When I was seven, the most genuinely important thing in my life was William Brown. The hero of Richmal Crompton's achingly British series of books was, to my mind, like the muddied, bad-ass, rebel alternative to Blyton's nauseatingly saccharine Famous Five. While the scrubbed fairy-boys of Blyton's world picnicked on gingham and hugged their Mummies, the eponymous Just Wiliam and the Outlaws got grass stains, made little girls scream and out-witted the posh toff Hubert Lane.
Had I been about four years older and harbouring a little more oestragen I probably would have lusted after him with all the fervour of a Belieber, but lacking that vital teen-crush hormone, I was content to simply hero-worship him (and make my Mum write 'William Brown' in blotchy ink on my school bag - frankly it's a miracle I didn't wind up in a dodgy clinic in Amsterdam aged 16, to add William-esque appendages). So when I tuned in to Toddlers and Tiaras this week, and observed the seven-year-old bratty squirts ejected into the world by bratty Barbie doll Mothers America over, I was seized with an overwhelming desire to post every one of them the entire series of Just William books, pin their eyelids back à la Clockwork Orange, and force them into some semblance of normal, functioning childhood.
For those of you blissfully unaware of the warped world of Toddlers and Tiaras, it is a heinous American programme tracking the ups and downs of pageant life for the under-10s. You may be forgiven for thinking, on tuning into this glutinous explosion of fake tan and lip gloss, that you are watching TOWIE: The Yester-years, or some kind of ritual abuse of small children, with the deadly weapon in question being a mascara brush and tweezers (pretty deadly weapons regardless of age).
This is a world where it's quite alright - de rigueur, expected even - to attach a towering hair piece to your child's head even though she screams that it hurts, stick false eyelashes on a four-year-old despite the fact that the batty embellishments are larger than her actual eye socket, then shove her on stage and tell her to wink, wiggle, gyrate and blow kisses. It's a world in which bratty, impudent, rude behaviour in a child is translated as 'sass' or worse, 'spunk' (try not to giggle), where acting like an amateur stripper is translated as 'personality', and if you don't walk home with the princess crown, you are simply not beautiful enough.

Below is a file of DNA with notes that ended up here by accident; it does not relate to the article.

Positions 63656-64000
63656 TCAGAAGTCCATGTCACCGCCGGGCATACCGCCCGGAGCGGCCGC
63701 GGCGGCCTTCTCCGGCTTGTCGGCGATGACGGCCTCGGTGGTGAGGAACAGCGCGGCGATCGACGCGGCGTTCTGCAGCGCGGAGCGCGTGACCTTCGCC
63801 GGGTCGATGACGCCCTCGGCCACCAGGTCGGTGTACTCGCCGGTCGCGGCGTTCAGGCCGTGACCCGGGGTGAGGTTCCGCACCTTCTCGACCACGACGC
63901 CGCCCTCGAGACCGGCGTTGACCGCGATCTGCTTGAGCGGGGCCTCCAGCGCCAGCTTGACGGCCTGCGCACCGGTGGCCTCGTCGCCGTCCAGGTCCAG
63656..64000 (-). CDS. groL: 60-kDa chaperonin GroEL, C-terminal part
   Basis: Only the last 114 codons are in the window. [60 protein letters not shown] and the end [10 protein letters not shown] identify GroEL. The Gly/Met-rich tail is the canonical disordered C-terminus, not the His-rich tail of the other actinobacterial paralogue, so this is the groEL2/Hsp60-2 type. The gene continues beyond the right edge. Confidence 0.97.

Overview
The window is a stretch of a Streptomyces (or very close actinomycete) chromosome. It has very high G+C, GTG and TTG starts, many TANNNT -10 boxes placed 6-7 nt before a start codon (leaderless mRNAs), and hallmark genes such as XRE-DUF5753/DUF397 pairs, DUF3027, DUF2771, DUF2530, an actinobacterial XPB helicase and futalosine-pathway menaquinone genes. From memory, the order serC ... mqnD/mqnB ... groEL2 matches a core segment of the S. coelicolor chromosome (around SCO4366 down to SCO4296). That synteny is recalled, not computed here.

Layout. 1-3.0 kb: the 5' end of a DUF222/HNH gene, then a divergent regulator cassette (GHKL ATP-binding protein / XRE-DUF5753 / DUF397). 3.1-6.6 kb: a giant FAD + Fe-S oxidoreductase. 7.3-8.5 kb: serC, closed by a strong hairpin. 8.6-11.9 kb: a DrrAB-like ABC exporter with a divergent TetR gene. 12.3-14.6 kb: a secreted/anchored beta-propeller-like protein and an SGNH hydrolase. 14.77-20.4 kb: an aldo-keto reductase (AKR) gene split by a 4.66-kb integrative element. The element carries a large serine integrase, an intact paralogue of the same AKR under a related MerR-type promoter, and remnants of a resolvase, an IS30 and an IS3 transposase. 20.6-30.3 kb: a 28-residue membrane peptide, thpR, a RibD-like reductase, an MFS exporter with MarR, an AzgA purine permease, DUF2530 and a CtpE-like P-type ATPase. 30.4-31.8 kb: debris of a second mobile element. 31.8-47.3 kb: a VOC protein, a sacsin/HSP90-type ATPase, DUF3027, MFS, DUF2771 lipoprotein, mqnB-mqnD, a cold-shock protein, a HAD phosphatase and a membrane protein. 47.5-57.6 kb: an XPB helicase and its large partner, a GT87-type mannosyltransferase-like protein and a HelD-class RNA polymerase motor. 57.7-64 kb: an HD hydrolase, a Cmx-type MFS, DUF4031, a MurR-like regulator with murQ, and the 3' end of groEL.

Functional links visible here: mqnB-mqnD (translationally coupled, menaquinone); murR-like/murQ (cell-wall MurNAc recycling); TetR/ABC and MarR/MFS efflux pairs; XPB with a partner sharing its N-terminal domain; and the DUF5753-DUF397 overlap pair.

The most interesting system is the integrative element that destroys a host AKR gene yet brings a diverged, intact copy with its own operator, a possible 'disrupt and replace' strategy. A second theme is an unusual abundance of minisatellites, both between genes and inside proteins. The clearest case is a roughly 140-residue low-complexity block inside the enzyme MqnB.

The glazed, fraught smiles of every mother teeter perilously on the verge of passive aggression, as they gaze, wide-eyed into the camera, like a First Lady on crack, and insist that Heavyn-Destiny-Mirabellakins JUST LOVES pageants, and such a DARLING child, while Heavyn-Destiny-Mirabellakins downs her sixth bottle of Mountain Dew (to wash down all the pixie sticks, or pageant crack as they are fondly known) and starts to fervently punch the competition in the ovaries.
The overt hyper-sexualisation of these children is simply deplorable. Worrying about the content of Rihanna's latest rompathon video is frankly a little futile when pageant moms are dressing their children as (believe it or not) Julia Roberts' prostitute character in Pretty Woman, the international sex symbol Daisy Duke, or gyrating to LMFAO's Sexy And I Know It in an outfit better suited to adorning a pole at Stringfellow's.
What happened to running around in dungarees with food on your face and mud on your feet? I still do run around in dungarees with food on my face and mud on my feet, and I will tell you now, I have about a million times more fun in this grottily childish regalia than I do in stilettos.
When you've by-passed the Just William and grass stains phase of your life by the time you're the same age as a geriatric hamster, where is there to go from there? What is the point in growing up? There's nothing fun to look forward to, no hurdles to jump, no milestones to reach. Aged 22 (and 11 12ths, yes I'm still counting) I am yet to stand on stage in a sparkly bikini, mouth along to Lady Gaga and jiggle my jelly at a panel of judges. Aged seven, a plethora of American pageant kids have done just that more times than they've done a pee by themselves.
My television also tells me that the fun doesn't stop for these tiny terrors as they age. Apparently, America provides a wealth of brat-camps for the blossoming young lady. The undercurrent of bitch-spit and hairspray tears through the teenage years, with a deluge of yet more pageants (except this time, with a bikini round! Yay! Now you can parade in your nylon panties past a panel that will surely include someone you can bang for the title, pageant glory and princess crowns can be yours for the reasonable price of your dignity!), not to mention the glut of cheerleading teams- as demonstrated in Glee, My Super Sweet Sixteen, MADE and other such televised joys - where you can encourage sporting excellence by making up inane poetry and kicking your head.
Then finally, when you have learnt all there is to being a girl: jiggle, wiggle, smile, CHEER! You may be welcomed into a super-exclusive sorority, where you will learn the importance of obedience, hierarchy, and blow-dries. For proof of this flawless bitch-camp system, simply tune into Channel 4's Sorority Girls, before I choke on my own vehemence.
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